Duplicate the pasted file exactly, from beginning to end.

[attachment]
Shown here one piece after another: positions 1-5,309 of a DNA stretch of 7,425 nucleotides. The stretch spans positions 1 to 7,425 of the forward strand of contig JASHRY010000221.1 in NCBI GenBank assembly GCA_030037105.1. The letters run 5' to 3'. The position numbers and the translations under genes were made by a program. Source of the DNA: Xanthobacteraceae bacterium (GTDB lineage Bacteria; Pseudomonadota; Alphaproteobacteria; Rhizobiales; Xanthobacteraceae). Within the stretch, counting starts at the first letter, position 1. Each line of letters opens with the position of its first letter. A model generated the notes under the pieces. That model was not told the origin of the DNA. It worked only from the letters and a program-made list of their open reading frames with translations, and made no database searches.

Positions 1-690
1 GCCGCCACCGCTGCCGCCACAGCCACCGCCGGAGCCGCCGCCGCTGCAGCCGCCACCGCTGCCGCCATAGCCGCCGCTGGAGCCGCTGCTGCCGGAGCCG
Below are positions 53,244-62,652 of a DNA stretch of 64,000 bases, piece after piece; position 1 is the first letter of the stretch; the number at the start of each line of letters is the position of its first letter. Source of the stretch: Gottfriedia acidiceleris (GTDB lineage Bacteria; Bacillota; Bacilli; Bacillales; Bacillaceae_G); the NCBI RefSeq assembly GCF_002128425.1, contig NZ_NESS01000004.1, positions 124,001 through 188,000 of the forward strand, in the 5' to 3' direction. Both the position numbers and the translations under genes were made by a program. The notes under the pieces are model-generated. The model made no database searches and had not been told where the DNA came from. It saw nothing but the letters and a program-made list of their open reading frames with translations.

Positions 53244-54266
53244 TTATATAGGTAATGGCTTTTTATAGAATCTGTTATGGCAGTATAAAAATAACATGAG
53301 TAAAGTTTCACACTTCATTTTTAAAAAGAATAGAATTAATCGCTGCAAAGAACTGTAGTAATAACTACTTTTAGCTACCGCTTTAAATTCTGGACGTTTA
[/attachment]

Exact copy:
Shown here one piece after another: positions 1-5,309 of a DNA stretch of 7,425 nucleotides. The stretch spans positions 1 to 7,425 of the forward strand of contig JASHRY010000221.1 in NCBI GenBank assembly GCA_030037105.1. The letters run 5' to 3'. The position numbers and the translations under genes were made by a program. Source of the DNA: Xanthobacteraceae bacterium (GTDB lineage Bacteria; Pseudomonadota; Alphaproteobacteria; Rhizobiales; Xanthobacteraceae). Within the stretch, counting starts at the first letter, position 1. Each line of letters opens with the position of its first letter. A model generated the notes under the pieces. That model was not told the origin of the DNA. It worked only from the letters and a program-made list of their open reading frames with translations, and made no database searches.

Positions 1-690
1 GCCGCCACCGCTGCCGCCACAGCCACCGCCGGAGCCGCCGCCGCTGCAGCCGCCACCGCTGCCGCCATAGCCGCCGCTGGAGCCGCTGCTGCCGGAGCCG
Below are positions 53,244-62,652 of a DNA stretch of 64,000 bases, piece after piece; position 1 is the first letter of the stretch; the number at the start of each line of letters is the position of its first letter. Source of the stretch: Gottfriedia acidiceleris (GTDB lineage Bacteria; Bacillota; Bacilli; Bacillales; Bacillaceae_G); the NCBI RefSeq assembly GCF_002128425.1, contig NZ_NESS01000004.1, positions 124,001 through 188,000 of the forward strand, in the 5' to 3' direction. Both the position numbers and the translations under genes were made by a program. The notes under the pieces are model-generated. The model made no database searches and had not been told where the DNA came from. It saw nothing but the letters and a program-made list of their open reading frames with translations.

Positions 53244-54266
53244 TTATATAGGTAATGGCTTTTTATAGAATCTGTTATGGCAGTATAAAAATAACATGAG
53301 TAAAGTTTCACACTTCATTTTTAAAAAGAATAGAATTAATCGCTGCAAAGAACTGTAGTAATAACTACTTTTAGCTACCGCTTTAAATTCTGGACGTTTA